Consumer Assistance | Energy | Telecom | Warehouse | Commission Actions | Miscellaneous
arrow News | previous page

FOR IMMEDIATE RELEASE: Sept. 26, 2018              
CONTACT: Leah Mohr, South Dakota Public Utilities Commission,
(605) 773-3201 or (605) 280-4327

PUC reminds grain buyers and warehouses of state laws
and rules heading into harvest time

PIERRE, S.D. – As harvest season gets underway, the South Dakota Public Utilities Commission reminds grain producers, grain buyers and grain warehouses to protect their investment by understanding state laws and rules regarding the purchase and storage of grain.

The PUC looks out for the financial welfare of the grain industry through licensing and inspection of grain buyers and grain warehouses. The agency monitors licensed facilities to ensure they are operating within the requirements of state law and administrative rule and that they are meeting their obligations to grain producers.

PUC Chairperson Kristie Fiegen emphasized that producers who choose to delay payment of their delivered grain should fully understand the details of the arrangement. “When a voluntary credit sale is used, grain producers need to be aware that the title of the grain changes from the producer to the buyer. Consequently, that sale is not protected by the grain buyer’s bond or other form of insurance,” Fiegen said. Voluntary credit sales are commonly referred to as deferred payment, delayed price or price later contracts.

The PUC encourages those in the grain industry to be aware of these key points:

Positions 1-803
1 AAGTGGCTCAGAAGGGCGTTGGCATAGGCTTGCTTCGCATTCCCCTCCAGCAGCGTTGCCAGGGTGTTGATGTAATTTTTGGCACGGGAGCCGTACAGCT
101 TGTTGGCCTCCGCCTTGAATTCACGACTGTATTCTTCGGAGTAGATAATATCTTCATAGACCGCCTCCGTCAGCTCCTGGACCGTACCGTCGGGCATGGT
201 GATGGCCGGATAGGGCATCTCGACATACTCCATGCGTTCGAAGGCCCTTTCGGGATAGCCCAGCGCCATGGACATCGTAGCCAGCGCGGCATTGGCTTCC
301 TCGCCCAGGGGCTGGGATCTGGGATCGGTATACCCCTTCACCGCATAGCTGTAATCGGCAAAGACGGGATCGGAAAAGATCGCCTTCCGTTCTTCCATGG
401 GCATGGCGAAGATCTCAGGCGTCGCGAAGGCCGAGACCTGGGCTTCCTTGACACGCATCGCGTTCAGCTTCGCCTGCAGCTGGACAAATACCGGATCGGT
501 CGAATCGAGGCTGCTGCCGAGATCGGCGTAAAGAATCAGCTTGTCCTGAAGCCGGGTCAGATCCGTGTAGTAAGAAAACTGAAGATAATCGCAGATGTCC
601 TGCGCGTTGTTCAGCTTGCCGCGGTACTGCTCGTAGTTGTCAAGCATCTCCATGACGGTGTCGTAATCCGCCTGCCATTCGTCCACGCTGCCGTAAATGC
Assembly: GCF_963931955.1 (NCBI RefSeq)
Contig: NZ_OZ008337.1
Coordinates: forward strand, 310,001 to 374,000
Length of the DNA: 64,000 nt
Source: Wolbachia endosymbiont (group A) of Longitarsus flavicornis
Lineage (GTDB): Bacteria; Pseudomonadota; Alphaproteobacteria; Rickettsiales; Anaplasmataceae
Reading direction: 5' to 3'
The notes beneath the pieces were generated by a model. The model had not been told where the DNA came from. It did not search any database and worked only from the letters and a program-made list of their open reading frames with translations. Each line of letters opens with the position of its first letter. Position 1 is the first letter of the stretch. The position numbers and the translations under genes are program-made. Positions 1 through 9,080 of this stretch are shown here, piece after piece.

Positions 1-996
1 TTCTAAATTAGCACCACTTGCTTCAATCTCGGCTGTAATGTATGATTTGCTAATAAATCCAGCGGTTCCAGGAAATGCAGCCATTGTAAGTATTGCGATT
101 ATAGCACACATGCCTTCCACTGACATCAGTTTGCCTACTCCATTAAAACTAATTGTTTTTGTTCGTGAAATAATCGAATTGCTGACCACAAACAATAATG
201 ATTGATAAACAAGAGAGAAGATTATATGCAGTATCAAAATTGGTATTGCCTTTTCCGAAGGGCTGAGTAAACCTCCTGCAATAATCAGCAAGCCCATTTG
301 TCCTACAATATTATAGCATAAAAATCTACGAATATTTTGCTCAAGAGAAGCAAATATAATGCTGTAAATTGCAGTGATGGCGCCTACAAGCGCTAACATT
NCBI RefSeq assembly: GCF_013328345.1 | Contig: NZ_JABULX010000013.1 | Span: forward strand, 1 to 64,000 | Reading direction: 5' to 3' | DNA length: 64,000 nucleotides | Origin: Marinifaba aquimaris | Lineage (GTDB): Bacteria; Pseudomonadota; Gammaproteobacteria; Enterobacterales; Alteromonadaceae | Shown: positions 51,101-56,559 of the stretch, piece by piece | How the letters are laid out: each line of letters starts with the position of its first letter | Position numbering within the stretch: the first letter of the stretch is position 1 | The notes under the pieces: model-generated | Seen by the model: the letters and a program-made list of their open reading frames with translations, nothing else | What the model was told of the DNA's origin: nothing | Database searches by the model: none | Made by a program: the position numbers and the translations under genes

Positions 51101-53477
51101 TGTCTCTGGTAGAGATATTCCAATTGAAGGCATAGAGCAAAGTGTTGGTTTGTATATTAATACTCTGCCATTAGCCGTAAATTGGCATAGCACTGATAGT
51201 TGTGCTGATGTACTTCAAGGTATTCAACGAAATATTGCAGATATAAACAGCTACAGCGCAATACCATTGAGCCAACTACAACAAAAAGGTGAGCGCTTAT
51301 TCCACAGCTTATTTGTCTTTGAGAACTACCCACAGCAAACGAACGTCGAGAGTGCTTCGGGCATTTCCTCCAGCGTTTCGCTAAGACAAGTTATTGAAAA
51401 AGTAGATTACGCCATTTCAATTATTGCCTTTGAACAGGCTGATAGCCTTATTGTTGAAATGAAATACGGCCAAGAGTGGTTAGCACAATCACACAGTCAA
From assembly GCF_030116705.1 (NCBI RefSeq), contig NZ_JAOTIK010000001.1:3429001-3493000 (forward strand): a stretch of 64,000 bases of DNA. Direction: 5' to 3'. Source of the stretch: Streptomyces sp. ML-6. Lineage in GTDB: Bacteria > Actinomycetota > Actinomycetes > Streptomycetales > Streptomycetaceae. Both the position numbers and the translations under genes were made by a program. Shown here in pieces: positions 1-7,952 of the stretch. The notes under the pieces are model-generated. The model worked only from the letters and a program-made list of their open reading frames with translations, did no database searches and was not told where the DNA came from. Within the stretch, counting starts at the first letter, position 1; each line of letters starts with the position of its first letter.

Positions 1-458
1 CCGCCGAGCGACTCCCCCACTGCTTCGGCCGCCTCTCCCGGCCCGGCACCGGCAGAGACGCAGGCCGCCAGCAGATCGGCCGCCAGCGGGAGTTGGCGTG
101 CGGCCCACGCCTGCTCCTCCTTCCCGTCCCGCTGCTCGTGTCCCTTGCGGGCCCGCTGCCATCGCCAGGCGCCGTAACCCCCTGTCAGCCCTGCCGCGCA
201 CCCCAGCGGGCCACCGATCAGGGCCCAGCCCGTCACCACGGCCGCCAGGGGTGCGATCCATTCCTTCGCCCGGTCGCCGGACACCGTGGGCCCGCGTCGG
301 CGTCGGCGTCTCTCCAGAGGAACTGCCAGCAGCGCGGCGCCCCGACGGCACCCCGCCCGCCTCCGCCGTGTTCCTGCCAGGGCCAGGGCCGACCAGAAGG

• Licensed grain buyers and grain warehouses are subject to bonding requirements.
  • Cash sale grain is protected by the grain buyer or grain warehouse’s bond. Grain subject to a price later arrangement is not.
  • All contracts between a grain producer and grain buyer or grain warehouse must be signed by both parties.
  • South Dakota administrative rules outline requirements for temporary and emergency grain storage, including specifications for storage units.
  • South Dakota law requires grain buyers and grain warehouses to notify the PUC if they fall out of compliance with any financial licensing requirement.
  • Grain producers who are not being paid in a timely manner or have other concerns should report the problem to the PUC by calling 1-800-332-1782 or sending an email to

“Producers should ensure that the grain buyer and grain warehouse facility they are doing business with has been licensed by the PUC,” recommended Commissioner Gary Hanson, PUC vice chairman. The PUC issued 327 licenses in 2018 to state-licensed facilities, federally-licensed facilities, non-storage facilities-based grain buyers, processors, truckers and brokers. A current list of licensed facilities can be accessed on the PUC’s website at

PUC staff conduct regular on-site inspections of licensed facilities to analyze the financial condition of grain warehouses and grain buyers. Inspectors review items such as daily position reports, settlement sheets and warehouse receipts. Grain storage reports are submitted to the PUC monthly and balance sheets are provided quarterly. Review of these documents helps the PUC ensure facilities have the level of bond coverage required by state statute and are operating within all other requirements of state law.

“The PUC’s inspection process is purposely robust in order to protect grain producers,” commented PUC Commissioner Chris Nelson. “The public utilities commissioners and the staff of the grain warehouse program take our role in protecting grain payments seriously, during harvest season and throughout the year,” he said.

For additional information about the PUC’s role and responsibilities within the grain industry, including links to state statutes and rules, visit the PUC’s website at